The Watch Complications Every Collector Should Know
December 11, 2017 | BY Carson Chan
Watch collector and connoisseur Carson Chan goes into detail about some of the most impressive watch complications on the market, and why if you’re planning to get serious about watch collecting, you’ll need to include these in your repertoire:
The perpetual calendar
A proper watch collection should definitely include a timepiece with a perpetual calendar.
Often deemed the most romantic and useful watch complication, the perpetual calendar shows the date, day, month and year, and accounts for leap years over a period of 100 years. It also only needs to be adjusted just once per century.
While perpetual calendars are relatively easy to come by these days, that wasn’t the case back in the 1980s and ’90s when I was starting my collection.If you did see one back then, you’d gasp and—after the initial shock wore off—call your family and friends to tell them about it. Just like with supercars today.
The dive watch
Another piece you need to own to “legitimise” your watch collection is a proper dive watch.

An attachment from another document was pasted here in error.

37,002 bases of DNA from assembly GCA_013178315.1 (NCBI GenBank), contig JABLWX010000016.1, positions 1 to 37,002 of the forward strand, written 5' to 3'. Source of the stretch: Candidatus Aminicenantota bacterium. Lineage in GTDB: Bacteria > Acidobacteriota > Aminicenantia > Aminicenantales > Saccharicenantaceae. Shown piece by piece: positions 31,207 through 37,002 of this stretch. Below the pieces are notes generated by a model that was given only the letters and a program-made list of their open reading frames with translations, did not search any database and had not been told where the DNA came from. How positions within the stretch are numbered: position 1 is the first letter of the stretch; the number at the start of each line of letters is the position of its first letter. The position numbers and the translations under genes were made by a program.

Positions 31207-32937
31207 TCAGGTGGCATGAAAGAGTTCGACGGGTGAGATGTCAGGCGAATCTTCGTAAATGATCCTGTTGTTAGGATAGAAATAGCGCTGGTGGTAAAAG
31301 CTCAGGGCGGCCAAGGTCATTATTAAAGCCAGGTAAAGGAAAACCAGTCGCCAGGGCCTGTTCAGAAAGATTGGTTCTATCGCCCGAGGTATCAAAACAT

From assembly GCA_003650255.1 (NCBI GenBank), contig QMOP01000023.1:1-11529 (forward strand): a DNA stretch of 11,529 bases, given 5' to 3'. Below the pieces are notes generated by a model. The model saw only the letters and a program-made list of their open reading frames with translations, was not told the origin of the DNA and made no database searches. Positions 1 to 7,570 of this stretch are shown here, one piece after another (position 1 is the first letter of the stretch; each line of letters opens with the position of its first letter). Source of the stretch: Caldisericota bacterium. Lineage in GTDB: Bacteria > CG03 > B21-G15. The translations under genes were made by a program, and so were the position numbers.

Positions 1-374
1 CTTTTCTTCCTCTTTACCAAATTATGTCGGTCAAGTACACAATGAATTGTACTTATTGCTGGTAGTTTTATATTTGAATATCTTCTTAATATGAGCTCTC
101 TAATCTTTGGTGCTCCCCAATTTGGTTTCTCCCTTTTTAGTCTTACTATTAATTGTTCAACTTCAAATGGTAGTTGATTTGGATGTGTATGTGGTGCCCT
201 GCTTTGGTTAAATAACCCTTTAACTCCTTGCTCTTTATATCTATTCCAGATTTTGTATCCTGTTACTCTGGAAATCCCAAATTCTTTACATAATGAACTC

The deeper it can go, the better. A lot of people think it’s futile to get a dive watch with ridiculous depth ratings—some go up to 1,000 metres—because chances are you’ll never dive to such depths. But that’s not really the point.
It’s like owning a 600-horsepower Ferrari—you might think, why bother getting one when you can’t drive that fast anyway? But you do because you want to and you can. And, of course, the thought of owning a powerful, well-built watch that can withstand extreme conditions is incredibly appealing.
A collector certainly needs to have a chronograph, which is the most popular watch complication today but possibly the most underused. This may be because there really aren't many occasions when you can use it, or because most people don’t understand how it works or how it’s read—or both.
To put it simply, a chronograph is a stopwatch or timer controlled via one to three buttons, or pushers, that start, stop and reset the timer without interfering with other functions. Basic chronographs can record up to 30 minutes, while others can go for as long as 12 hours.
The minute repeater
A minute repeater belongs in every good collection. If you’re a watch aficionado, you’ll want to own a minute repeater for its superior technological and physical properties. Again, there’s not much practical use for a minute repeater but it’s beautiful to have.
After activation by a pusher or a slide piece, a minute repeater chimes the time. There are levels to a repeater, with the simplest one sounding off the hours and quarters, while more complex constructions can chime the time down to the hours, quarter-hours and minutes in varying tones.
A minute repeater is one of the most complex complications to build and is highly revered by watch collectors for its astonishing mechanical engineering.
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